At the Sign of the Slug
Story and photos by Natalya Suttmiller
I generally journey to San Francisco for live DJs and intriguing food and drinks under one roof, but last summer, I found my dream space right near home.
The experience starts on an impossibly pointy corner in Oakland’s Civic Center at the slim Lionel Wilson Building, a handsome eight-story Beaux Arts Classical structure built in 1908. Look for a side window with a blue neon sign that says “Slug” and enter through the tall black doors under a cute line drawing of a slug dosing a snail with a bottle of wine. The art is by Slug Bar’s assistant general manager Jules Butt (pictured at right holding the kitchen’s boudin blanc).
Slug is the younger sister of Snail Bar, a beloved denizen of Oakland’s Temescal district. More than just a clear evolution of Snail’s natural wine bar concept, the newer late-night spot sports a tasteful wine selection (and bottle shop), dynamic share plates, and gorgeous architecture set off with a glinting disco ball. It fits right in with Downtown Oakland’s cultural undercurrent.
Local collaboration is key at Slug Bar. Food sourced from nearby producers and a diverse list of natural wines reflect the conjoined efforts of owner Chef Andres Giraldo Florez (who created Snail Bar), wine buyer and co-owner Jake Michahelles (mentored by the late and beloved Jonathan Waters of Chez Panisse), and Chef Spencer Horovitz (previously at Itria in San Francisco).
Cozy up at the bar to hear the stories behind bartenders’ favorite bottles as they pour generous tastes of Michahelles’s natural wine selections. “Right now is an amazing time for natural wine, with so many people dedicated to organic practices and pushing the boundaries on how they make different wines in different regions,” the wine buyer says. “It’s … a big step away from conventional practices for a lot of these producers.”
Wines pair well on the table with Slug’s rotation of seasonal favorite dishes and surprising specials, all reasons to keep coming back. Plates shine with local ingredients given distinctive flavors, surprising textures, and refreshing finishing touches. Some dishes repeat from Snail’s menu (the decadent ham and cheese sando, for one), but many are unique to Slug.
At Slug’s grand opening in July 2022, Chef Spencer Horovitz served up a gorgeous oceanic cucumber salad. “We were looking for a way to have a fun vegetable-focused dish on the menu, and I wanted to try and incorporate some familiar flavors of my childhood,” he says. He gives the dish a base of aioli made with tarako, a cured Japanese roe used in place of the egg, and mixes in kombu-poached potatoes and cucumber lightly flavored with lime juice and soy sauce. “Around the plate we’ve scattered some fried chickpeas for some texture,” Horovitz adds. “We garnish with bronze fennel and ogo seaweed to tie all the components together.”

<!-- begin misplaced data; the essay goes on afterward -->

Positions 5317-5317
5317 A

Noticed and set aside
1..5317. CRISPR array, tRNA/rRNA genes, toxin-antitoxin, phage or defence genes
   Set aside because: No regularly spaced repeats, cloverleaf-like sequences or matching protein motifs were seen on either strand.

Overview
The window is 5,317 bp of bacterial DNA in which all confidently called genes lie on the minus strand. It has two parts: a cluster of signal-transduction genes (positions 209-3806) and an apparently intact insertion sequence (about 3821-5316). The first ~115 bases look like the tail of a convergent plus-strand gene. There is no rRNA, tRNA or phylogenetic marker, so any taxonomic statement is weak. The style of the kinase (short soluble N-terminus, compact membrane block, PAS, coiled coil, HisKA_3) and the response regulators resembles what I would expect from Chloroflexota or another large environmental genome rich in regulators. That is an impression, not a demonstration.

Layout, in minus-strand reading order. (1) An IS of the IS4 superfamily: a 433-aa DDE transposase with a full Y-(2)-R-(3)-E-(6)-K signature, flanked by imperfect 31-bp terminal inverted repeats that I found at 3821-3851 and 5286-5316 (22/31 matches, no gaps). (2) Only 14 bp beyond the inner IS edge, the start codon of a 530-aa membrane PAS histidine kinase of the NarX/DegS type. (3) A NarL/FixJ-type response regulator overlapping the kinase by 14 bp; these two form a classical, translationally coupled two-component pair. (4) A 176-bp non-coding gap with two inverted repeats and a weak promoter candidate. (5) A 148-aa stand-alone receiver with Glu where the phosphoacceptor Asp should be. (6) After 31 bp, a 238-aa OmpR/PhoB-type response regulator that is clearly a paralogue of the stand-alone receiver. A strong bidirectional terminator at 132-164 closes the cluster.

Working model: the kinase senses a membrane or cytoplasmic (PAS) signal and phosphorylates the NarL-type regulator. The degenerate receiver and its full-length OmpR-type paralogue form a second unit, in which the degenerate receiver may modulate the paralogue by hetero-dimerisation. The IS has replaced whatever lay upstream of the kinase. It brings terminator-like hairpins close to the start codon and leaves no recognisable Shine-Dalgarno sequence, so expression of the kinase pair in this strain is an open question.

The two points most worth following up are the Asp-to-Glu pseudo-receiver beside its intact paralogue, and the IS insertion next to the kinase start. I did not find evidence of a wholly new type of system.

In a summer rendition of Horovitz’s staple boudin blanc, the Fatted Calf sausage sunbathed like a supple slug by a pool of bright-green basil oil, where a flotilla of K&J Orchards peach wedges proudly waved basil leaves like signal flags. Underneath this pool party, Horovitz laid a Brentwood corn purée with brown butter and crème fraîche splashed with Chateau Fiasco, a wine made by Slug Bar friend Devon Magee, who works out of the Purity Wine space in Richmond. “It’s aged under flor for two years to make it a really beautiful, oxidized wine,” says Michahelles.
Decorated with art books and paintings, the space looks simultaneously intimate and impressively grand with Oakland artist Gabriel Kasor’s huge commissioned mural looking down over the bar. The scene of friends enjoying a wild dinner is like a mirror of the delicious debauchery the team anticipated for those who would gather under Slug’s roof.
Once nine o’clock rolls around on a Friday or Saturday night, expect a lively scene as DJs play mixed sets that change nightly, just like the food and the wine and people who gather. Drinking delicious wines, nibbling on colorful fare, and making connections with friends is the bare minimum of what one can expect. It’s a tight-knit establishment and a welcoming community. No reservations necessary. ♦
102 Frank H. Ogawa Plaza, Oakland
Natalya Suttmiller is a storyteller, photographer, and adventurer who uses holistic methods that thread connections between people, places, and food.